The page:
Ghetto Palms: Afrostuff / Chief Boima / Descendants United / Akon Redeemed


For a while now I have been bugging left coast DJ Chief Boima to put together a mix of all the afro-stuff he has been educating me about via email correspondence ever since he cold-called the editorial@thefader.com inbox with a message headed “African remixes from San Francisco” back around the time of the Africa issue. This is the week it all came together and I won’t comment much since the Chief can put things in better context himself (his notes are in italics next to each track), but I will say this: I have had in the back of my mind for years the idea of making a “Black Atlantic” mixtape, connecting dots between the various threads of the African diaspora described in the Paul Gilroy book of the same name and now I can’t because this mix is basically it.




Chief Boima “Descendants United” Blend

1.Black Nature, vocal intro (homie of mine that's in the Sierra Leone Refugee All Stars)

2. Abdul Tee-Jay, “Ka-Bubu No.1” (Sierra Leonean [in London I Think] bubu music)

3. Chi Boogie, “Move Back” (Chicago juke)

4. Janka Nabay, “Ah Gboleah” (Sierra Leone bubu)

5. Boca Chica y El Presidente, Boca3 (Unknown name and artist, from Boca Chica in Dominican Republic. Boca Chica is a city with a popular beach and DJs sell mixtapes on the beach. These guys were Haitian descendants.. This was from a mixtape by selectas Boca Chica y El Presidente)

6. Ghislain Poirier, “Karnival” (Montreal...electro-soca?)

7. DJ Black, “Los Locos Somos Mas” (Panama... Haitian influenced reggae soca)

8. Silver Star, “Va Canon” (Honduras punta)

9. Sierra Leone's Refugee Allstars, “Ya N'Digba” (Sierra Leone [Not sure the style, but traditional from the villages])

10. Joe y Kello, “Mambo Gaga-Gaga” (Dominican Republic gaga)

11. Zion I, “Geek to the Beat” (Bay Area rap)

12. Didacia, “Misseru” (Mozambique marrabenta)

13. Dj Terrivel, “Danca So” (Angola tarraxa kuBass)

14. Unknown, “Micola” (Angola kuduro)

15. DJ Click, “Bloque Brandy” (Ivory Coast coupe decale)

16. Eedris Abdulkareem, “2 Legs Up” (Nigeria rap)

17. Akon, “Right Now (Na Na Na)” Chief Boima Remix (Sierra Leone, Senegal, Jersey, Oakland, Milwaukee, Atlanta mbalax decale)








Download: Chief Boima “Descendants United” Blend

Apparently Boima took my guideline of 15-20 minutes as some kind of challenge to run true as many continents and cultures as humanly possible in 19:45. A decale producer like Bablee doesn’t even need to change drum presets to fill up 19 minutes and 45 seconds. Meanwhile, this dude single-handedly introduces 1, 2, 3…4 new genres to this column (gaga, punta, mbalax and marrabenta, and that’s not even counting Sierra Leonan bubu, which he schooled me on a few weeks ago) all in a quick-mix style that I will forever associate with the Bay, where every other person you meet is some ridiculous battle DJ and the whole party is on fast-forward because last call is at 1:30 but people still don’t come out until midnight. In his own words:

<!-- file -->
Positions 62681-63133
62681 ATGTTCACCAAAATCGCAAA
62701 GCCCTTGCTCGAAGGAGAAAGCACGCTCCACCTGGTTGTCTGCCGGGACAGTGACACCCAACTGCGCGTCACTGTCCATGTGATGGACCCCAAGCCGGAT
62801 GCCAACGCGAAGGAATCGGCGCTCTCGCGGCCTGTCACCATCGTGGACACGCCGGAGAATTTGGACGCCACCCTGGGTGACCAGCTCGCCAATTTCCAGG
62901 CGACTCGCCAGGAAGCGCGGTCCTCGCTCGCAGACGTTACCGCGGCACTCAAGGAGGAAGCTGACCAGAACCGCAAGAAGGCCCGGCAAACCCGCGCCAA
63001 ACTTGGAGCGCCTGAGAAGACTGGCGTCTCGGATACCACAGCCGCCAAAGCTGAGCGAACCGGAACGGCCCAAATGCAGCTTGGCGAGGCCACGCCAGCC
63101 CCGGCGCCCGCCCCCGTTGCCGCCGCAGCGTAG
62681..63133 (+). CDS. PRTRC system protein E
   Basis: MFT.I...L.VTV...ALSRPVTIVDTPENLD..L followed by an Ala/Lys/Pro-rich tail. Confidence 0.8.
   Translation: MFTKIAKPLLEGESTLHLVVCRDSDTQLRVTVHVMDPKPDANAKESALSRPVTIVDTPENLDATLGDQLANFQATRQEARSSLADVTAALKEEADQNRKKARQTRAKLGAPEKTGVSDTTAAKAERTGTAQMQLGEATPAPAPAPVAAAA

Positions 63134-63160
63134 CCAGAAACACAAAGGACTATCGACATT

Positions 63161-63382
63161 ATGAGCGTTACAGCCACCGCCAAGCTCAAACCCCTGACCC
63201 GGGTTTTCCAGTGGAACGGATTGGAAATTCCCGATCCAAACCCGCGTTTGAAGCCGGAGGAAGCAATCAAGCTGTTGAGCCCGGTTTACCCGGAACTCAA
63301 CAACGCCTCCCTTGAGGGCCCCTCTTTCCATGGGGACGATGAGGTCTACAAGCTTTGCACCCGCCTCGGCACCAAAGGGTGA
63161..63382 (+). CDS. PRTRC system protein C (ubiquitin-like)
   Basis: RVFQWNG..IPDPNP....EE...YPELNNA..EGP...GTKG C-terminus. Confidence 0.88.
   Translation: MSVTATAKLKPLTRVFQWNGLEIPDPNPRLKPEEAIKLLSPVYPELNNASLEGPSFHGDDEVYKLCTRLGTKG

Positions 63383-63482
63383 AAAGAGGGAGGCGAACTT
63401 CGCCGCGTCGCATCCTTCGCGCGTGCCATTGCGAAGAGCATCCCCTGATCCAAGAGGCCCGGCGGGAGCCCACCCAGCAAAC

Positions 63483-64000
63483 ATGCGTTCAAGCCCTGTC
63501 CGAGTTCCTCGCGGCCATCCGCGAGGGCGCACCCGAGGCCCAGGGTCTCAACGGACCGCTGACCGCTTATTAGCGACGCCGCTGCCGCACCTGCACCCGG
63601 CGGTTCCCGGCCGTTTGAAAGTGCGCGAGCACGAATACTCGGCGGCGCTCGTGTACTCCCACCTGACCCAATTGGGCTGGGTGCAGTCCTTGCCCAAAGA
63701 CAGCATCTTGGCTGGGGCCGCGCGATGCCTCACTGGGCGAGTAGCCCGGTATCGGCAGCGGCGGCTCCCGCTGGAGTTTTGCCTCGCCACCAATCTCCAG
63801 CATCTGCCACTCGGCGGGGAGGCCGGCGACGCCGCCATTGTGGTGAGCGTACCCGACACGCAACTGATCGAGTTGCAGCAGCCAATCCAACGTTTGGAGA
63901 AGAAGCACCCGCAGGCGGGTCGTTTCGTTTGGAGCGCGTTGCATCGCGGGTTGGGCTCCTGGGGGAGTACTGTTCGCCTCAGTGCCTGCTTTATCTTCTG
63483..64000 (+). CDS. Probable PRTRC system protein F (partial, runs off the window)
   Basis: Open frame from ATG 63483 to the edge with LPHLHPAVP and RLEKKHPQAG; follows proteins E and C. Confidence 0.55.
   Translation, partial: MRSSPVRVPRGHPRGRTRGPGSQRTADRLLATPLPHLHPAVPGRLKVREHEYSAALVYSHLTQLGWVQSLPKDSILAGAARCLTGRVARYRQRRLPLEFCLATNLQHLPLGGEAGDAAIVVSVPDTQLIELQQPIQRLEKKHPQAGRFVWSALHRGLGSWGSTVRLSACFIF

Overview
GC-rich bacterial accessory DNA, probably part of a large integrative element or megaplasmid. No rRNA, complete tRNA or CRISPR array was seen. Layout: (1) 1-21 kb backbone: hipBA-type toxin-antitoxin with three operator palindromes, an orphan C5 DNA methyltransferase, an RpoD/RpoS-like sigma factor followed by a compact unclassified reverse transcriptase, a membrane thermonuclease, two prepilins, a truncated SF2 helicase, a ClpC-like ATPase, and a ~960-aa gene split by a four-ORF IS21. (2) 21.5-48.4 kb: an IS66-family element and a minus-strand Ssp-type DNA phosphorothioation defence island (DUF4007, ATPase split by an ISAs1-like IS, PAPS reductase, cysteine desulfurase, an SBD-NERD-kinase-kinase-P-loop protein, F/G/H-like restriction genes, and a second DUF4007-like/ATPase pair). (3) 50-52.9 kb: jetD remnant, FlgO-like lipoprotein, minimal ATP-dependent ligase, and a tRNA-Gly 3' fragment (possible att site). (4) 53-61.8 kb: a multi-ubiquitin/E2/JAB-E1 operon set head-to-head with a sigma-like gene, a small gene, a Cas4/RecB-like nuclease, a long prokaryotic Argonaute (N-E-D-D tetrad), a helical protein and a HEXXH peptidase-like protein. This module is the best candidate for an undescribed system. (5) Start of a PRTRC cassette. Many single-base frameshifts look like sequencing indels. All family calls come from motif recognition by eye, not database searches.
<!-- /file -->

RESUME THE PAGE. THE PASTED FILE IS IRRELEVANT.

I called the mix Descendants United, which is the name of a weekly party me and some folks are starting in Oakland at the end of May (Thursday the 28th). It was also partly inspired by the fact that my Highlife party will be hosting Geko Jones on Saturday May 30th at Little Baobab in San Francisco. The music ties into the two parties 'cause Descendants United is based around the idea that people here in Oakland are coming together from so many different places to make this a Bay and more specifically unique Oakland culture.Descendants Reunion is what we called my African family's reunions, and those parties were my DJ education. This music is all rooted in parents, ancestors, traditions, and updated with urban stylings. It also represents what I think is going to go down with Geko Jones of Dutty Artz fam (Big Up!), because the theme of the night is Champeteando, which is a verb I'm inventing (ok I didn’t invent it but I’m using it) to signify the African influence of music in the Americas. This mix hits as many countries as I could in a short time, on both sides of the Atlantic African Diaspora. They're songs that are fast, and yet are rooted in tradition. Big up DJ Rajah of Soulcocina for putting me on to Dominican gaga which helped inspire this mix, and many of my other creations. Oh, and all these tracks except the last one are available somewhere online.

The last one is of course Boima’s own superdecale refix of Akon’s “Right Now,” giving it the same crushing treatment he has given Elephant Man and Usher on remixes I’ve reviewed here. Those who read The FADER know we fucks with Akon and those who know me personally know I rate him highly. I would even put him alongside MIA and Sean Paul in the top three ranking of artists I was amped about from jump and told everybody they would be huge and then was actually vindicated. But 2009 Akon has been putting kind of a hurting on my vision. I didn’t jump ship when he veered from “Pot of Gold” to “We the Best!” but sometime this year he swerved over an invisible line into HI-NRG Z100 pap. Boima’s remix, along with the Kardi-featuring one drop refix of “Beautiful” has got me realizing that it’s not ‘Kon himself so much as it is a production problem. As such, it is nothing that can’t be fixed by tripling up on the synchro-system snares or switching the “concert hall” setting on the bass reverb to “Atlantic Ocean” instead.

But don’t take my word for it, freeload the remixes in question below and let me know where you stand (and now every track on Boima’s blend is available online! Boom.)







Download: Akon, “Right Now (Na Na Na)” Chief Boima Remix







Download: Akon ft. Kardinal Offishal, “Beautiful” Reggae Mix





From The Collection:

Ghetto Palms
Ghetto Palms: Afrostuff / Chief Boima / Descendants United / Akon Redeemed